The angels in Tartarus are at present “reserved,” or literally “guarded” for judgment. In other words, they are not yet in their final state. God confined them in a temporary prison where they will remain until He is ready for their final judgment. There is a time coming when God will bring them out of Tartarus and cast them permanently into the lake of fire (Matt. 25:41; Rev. 20). In the meantime, they are out of circulation, no longer able to observe what is taking place in the rest of the universe.

    God not only neutralized Satan’s forces that corrupted the human race, but He also destroyed their progeny.

And did not spare the ancient world, but preserved Noah, a preacher of righteousness, with seven others, when He brought a flood upon the world of the ungodly. (2 Pet. 2:5)

No evil generation can exist indefinitely without divine judgment. However, grace always precedes judgment. During the 120-year grace period for the antediluvian civilization, Noah consistently and continuously evangelized. Yet no one responded to the faithful proclamation of the Gospel.

    The angelic infiltration and incarceration is mentioned again in the Book of Jude.

And angels who did not keep their own domain [original status], but abandoned their proper abode, He has kept in eternal bonds under darkness [ὑπό ζόφος, hupo zophos] for the judgment of the great day. (Jude 6)

Along with the judgment of the fallen angels, two other judgments by God are cited in the context of Jude: believers, as illustrated by the Exodus generation (Jude 5) and unbelievers in the Abrahamic generation (Jude 7). A segment of the population was destroyed in all three of these judgments. But only the reference to the angels in Jude 6 is pertinent to Genesis 6.

    “Did not keep their own domain” means that the fallen angels did not stay in their own divinely designated sphere of relationships and activity. They forsook their own kind to procreate with humans. Their action violated divine law. God always keeps creatures within the framework of their own kind: angels with angels, humans with humans, animals with animals. For the protection of the human race, God maintains this separation (Gen. 1:21, 24-25; Lev. 20:15-16).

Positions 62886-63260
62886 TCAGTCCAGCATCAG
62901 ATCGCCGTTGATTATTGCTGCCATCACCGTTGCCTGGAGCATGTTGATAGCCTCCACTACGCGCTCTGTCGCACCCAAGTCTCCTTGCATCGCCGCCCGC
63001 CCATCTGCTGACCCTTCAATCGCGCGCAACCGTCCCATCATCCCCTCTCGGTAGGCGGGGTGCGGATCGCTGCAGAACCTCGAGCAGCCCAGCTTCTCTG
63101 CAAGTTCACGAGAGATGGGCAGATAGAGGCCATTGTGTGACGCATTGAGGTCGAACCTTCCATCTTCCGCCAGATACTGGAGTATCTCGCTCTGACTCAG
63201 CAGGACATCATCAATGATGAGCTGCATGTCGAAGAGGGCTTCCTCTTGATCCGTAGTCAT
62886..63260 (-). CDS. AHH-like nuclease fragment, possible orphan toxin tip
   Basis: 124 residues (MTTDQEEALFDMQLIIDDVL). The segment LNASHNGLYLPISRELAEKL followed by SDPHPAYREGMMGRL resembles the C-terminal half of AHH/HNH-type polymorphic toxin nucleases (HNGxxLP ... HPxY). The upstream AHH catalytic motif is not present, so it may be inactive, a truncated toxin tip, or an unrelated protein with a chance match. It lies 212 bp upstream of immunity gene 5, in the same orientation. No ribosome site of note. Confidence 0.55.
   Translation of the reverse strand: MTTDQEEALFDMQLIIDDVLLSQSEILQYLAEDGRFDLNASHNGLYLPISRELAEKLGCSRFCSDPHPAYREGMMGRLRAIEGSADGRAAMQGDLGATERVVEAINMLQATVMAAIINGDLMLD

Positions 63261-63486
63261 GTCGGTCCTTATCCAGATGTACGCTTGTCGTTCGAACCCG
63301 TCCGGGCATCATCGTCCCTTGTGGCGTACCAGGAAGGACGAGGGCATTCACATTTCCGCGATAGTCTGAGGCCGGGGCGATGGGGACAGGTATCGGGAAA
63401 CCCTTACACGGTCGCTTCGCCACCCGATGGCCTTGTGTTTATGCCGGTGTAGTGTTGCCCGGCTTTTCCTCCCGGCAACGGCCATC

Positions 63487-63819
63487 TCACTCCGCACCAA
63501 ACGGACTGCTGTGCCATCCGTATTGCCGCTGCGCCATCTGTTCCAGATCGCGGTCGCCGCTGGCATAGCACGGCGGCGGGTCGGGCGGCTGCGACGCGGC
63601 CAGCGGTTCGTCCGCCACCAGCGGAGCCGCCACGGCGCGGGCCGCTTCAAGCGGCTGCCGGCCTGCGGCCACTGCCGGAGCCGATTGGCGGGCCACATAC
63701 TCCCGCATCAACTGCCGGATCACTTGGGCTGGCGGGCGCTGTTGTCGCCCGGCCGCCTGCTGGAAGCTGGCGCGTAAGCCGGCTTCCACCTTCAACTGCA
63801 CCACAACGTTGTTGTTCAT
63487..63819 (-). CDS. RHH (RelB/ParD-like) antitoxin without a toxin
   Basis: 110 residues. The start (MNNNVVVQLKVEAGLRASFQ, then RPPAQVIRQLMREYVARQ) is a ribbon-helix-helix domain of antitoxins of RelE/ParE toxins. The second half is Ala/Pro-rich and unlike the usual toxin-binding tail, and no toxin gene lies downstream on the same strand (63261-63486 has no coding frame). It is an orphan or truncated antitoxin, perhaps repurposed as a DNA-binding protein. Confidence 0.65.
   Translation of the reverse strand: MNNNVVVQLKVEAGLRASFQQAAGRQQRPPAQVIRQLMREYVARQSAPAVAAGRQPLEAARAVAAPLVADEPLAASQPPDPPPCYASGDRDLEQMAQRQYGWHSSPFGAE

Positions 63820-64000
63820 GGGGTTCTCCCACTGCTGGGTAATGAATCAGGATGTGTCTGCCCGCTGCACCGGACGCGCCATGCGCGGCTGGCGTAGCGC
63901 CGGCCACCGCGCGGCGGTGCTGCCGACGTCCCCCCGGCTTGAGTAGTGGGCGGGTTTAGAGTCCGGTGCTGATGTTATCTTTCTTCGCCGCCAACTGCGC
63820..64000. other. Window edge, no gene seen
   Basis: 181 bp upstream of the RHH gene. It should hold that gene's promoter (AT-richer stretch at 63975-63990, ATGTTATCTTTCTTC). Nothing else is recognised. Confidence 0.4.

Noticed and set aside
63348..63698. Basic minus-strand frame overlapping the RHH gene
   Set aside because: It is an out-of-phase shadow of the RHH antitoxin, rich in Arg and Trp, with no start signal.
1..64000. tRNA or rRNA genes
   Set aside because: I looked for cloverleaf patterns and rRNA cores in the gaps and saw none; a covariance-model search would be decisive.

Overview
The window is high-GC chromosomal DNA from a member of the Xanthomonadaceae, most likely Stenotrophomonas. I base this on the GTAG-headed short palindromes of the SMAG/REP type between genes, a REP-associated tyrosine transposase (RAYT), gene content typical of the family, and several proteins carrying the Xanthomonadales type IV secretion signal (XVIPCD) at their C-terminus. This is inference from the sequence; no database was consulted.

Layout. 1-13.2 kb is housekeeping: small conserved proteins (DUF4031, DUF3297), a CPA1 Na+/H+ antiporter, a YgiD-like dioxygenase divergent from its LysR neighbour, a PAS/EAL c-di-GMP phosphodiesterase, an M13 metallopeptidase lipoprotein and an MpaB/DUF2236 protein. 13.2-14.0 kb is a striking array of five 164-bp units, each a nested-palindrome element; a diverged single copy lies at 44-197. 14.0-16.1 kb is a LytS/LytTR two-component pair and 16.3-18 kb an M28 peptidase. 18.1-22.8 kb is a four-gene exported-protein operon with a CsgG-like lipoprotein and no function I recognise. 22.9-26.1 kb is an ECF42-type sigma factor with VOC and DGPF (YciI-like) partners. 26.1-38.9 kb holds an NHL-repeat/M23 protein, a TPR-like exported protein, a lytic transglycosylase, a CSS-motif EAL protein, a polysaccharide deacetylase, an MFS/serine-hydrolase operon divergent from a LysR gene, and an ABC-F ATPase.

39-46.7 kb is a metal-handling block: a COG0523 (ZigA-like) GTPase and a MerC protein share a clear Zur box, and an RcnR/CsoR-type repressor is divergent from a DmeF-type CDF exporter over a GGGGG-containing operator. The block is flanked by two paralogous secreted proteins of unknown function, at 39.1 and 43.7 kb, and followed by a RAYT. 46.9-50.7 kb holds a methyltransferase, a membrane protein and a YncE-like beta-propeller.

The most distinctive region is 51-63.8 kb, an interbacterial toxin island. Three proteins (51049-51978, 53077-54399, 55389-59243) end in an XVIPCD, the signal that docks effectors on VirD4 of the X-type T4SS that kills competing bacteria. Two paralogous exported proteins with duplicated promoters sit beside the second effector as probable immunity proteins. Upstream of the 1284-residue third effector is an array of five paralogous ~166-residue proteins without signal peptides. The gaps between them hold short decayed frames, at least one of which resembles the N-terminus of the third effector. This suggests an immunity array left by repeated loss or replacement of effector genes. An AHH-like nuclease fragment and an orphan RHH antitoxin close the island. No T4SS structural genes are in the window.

Since these celestial beings did not “keep” their proper place, they are “kept” in another place—Tartarus, their custom-made prison. Tartarus is described here by an unusual Greek phrase: hupo zophos, “under darkness,” a total absence of light. Why is this specifically mentioned? Angels cannot be killed as was the Exodus generation in Jude 5 or the inhabitants of Sodom and Gomorrah in Jude 7. Therefore, God’s judgment renders them completely immobile and blacked out. They are “kept in eternal bonds under [the authority of] darkness,” awaiting their final “judgment of the great day.”

    When all the verses pertaining to the angelic infiltration are compared, it is clear that the devil knew if he combined the human race with the angelic race, there would be no salvation. Furthermore, he realized that if God could not keep His promise to Adam’s race of a Savior, God would be a liar. This situation would be a victory for Satan. Consequently, Satan who is more clever than any other created being, man or angel (Gen. 3:1), did all in his power to prevent true humanity from continuing on the earth.

    After his audacious scheme was aborted by the Flood, Satan continued to seize every opportunity to destroy God’s plan. Upon the announcement that the Savior would come from the line of Abraham, Satan attacked this specific target. When God revealed that the Savior would come through the tribe of Judah, the archfiend turned his attention in that direction. From that time on, the Jews would be the special object of Satan’s attacks.18 Yet despite his unceasing efforts, Satan could not thwart the coming of Jesus Christ as true humanity, the eternal King and Son of David, to provide the solution to the sin problem.


For Christ also died [ἀποθνῄσκω, apothnesko] for sins once for all, the just for the unjust, in order that He might bring us to God, having been put to death in the flesh, but made alive in the spirit. (1 Pet. 3:18)

    The crucifixion of Christ is the focal point of history for mankind and the initial stage of the strategic victory of the angelic conflict. Christ, the seed of the woman, the unique Person of the universe, died on the cross as the once-and-for-all sacrifice for the sins of the world (Heb. 7:27; 9:12).